Wednesday, February 10, 1999 Published at 14:05 GMT
President Clinton's best defence
Cheryl Mills: An effective presentation
The legal team defending President Clinton against impeachment charges in the US Senate stood in marked contrast to the House prosecutors sent to judge him.
Drawn from a set of devoted friends, the team has been assembled over the years of scandals from Whitewater to the Monica Lewinsky affair.
As a group, they differed greatly from the 13 white, middle-aged congressmen sent to judge him: Two are women - of whom one is black; one member delivers his arguments from a wheelchair.
The case for the defence
White House Deputy Counsel Cheryl Mills, the first woman to address the trial, is widely regarded as the shining star of the defence team, and gave an effective presentation on President Clinton's behalf on the second day of defence arguments.
She slapped down both the obstruction of justice charge and the House case that leaving Mr Clinton in office would undermine the rule of law.
A 33-year-old African-American, she is known as a devoted protector of the president and first lady, having served in the White House since Mr Clinton came to power.
Ms Mills is herself no stranger to controversy. She came under fire from House Republicans who questioned her truthfulness during a congressional investigation into allegations that White House computer files were misused to aid the president's campaign.
Mr Craig, a friend of the Clintons from their Yale Law School days, was added to the anti-impeachment team last year as its political strategist and public face. Before joining the White House, he held a senior post in the State Department, worked for Senator Edward Kennedy and helped defend John W Hinckley Jr after he attempted to assassinate President Reagan.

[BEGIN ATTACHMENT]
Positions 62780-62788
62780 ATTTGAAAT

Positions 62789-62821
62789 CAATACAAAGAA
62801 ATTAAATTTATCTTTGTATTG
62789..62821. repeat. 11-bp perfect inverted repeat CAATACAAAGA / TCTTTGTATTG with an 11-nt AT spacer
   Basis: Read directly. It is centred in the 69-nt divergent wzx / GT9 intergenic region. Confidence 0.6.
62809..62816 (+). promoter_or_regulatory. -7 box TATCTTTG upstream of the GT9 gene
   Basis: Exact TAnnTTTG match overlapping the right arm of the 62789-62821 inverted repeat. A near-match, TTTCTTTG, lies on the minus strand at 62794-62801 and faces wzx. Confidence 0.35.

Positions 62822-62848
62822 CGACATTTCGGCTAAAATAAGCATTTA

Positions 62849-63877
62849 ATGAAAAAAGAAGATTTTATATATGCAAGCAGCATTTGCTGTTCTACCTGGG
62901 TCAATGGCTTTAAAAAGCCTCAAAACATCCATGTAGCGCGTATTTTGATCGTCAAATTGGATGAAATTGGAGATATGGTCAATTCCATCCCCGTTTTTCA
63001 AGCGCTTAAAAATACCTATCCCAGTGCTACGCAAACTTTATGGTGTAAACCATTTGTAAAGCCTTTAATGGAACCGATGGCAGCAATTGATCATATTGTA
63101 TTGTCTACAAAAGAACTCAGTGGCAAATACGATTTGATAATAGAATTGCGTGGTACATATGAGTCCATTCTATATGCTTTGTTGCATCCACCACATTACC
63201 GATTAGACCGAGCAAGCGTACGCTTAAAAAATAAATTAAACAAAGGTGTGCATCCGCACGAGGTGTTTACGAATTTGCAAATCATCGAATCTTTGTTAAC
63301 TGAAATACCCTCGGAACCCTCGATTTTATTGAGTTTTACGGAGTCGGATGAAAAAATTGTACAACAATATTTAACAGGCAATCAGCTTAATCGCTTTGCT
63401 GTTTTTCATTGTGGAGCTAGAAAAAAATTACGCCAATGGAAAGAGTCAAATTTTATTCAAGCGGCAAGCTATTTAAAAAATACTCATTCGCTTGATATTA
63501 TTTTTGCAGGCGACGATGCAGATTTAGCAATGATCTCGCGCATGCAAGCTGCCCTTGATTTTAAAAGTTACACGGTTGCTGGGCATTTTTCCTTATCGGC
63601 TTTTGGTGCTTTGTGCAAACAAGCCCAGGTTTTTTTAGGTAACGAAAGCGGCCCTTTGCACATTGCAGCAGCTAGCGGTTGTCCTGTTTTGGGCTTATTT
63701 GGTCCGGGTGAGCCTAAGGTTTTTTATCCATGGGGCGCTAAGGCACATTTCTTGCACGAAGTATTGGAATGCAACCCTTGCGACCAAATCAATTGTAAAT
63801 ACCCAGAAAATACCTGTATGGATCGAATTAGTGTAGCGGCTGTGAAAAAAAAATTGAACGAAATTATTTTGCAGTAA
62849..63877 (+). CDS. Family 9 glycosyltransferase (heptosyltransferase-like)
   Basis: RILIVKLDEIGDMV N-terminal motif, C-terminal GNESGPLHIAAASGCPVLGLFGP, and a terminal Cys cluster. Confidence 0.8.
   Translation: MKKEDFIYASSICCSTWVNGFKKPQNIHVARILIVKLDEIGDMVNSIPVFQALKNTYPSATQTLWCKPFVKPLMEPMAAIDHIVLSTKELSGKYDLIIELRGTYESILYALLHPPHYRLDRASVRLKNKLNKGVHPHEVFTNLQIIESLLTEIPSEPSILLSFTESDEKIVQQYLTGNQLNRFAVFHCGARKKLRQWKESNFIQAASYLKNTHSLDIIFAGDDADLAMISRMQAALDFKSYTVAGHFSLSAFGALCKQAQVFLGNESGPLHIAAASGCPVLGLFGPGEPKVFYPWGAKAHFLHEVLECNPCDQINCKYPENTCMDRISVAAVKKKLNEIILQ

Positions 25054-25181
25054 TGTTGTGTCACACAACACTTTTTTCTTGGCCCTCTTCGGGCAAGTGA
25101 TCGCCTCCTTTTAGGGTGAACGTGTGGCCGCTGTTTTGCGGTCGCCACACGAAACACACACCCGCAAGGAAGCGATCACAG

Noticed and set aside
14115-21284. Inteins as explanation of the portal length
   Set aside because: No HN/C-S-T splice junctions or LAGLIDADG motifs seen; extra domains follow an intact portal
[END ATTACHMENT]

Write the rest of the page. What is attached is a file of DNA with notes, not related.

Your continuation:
Mr Craig's detailed presentation was markedly different from that of the team leader Charles Ruff. In an impassioned speech, Mr Ruff deflated House charges as a "witches brew" of allegations. He asked the gathered senators: "Are we at that horrific moment in our history when our union can only be preserved by taking this step that the framers saw as a last resort?"
He is known for his direct and forceful presentations - relying heavily on logic. The 59-year-old attorney surprised many when he conceded at a House Judiciary meeting that reasonable people might determine that the president testified falsely under oath, although he insisted that he had not intended to lie.
President Clinton's personal attorney David Kendall presented his client's defence on obstruction of justice charges.
Mr Kendall has battled with Mr Starr since he was named independent counsel to investigate the Whitewater affair in 1994. Although he usually prefers to stay behind the scenes, it was this 54-year-old lawyer who hammered him with questions about his prosecutorial tactics at a House Judiciary Committee hearing.
Mr Kendall's law partner is 42-year-old Nicole Seligman, the second woman at the defence table. She is best known as one of the lawyers who helped defend Oliver North on charges of selling arms to Nicaraguan rebels during the reagan presidency.
Also on the team is Bruce Lindsey, who along with his associate and White House Special Counsel Lanny Breuer was forced to give evidence to Kenneth Starr's Grand Jury. Mr Lindsey has been one of the president's most faithful companions since their Arkansas days. He practised law in Little Rock and began serving as Deputy White House Counsel in 1994.
Summarising the case for the defence was Dale Bumpers, a long-time friend of the president, and former Democrat senator for Arkansas. Like Mr Clinton, he once served as Arkansas governor.
Even the opposition admitted that Mr Bumpers was a good choice for this important task. Sen Thad Cochran, a Mississippi Republican, said: "He's an excellent trial lawyer, experienced in the ways of the Senate, and he probably knows Bill Clinton better than all the rest of us."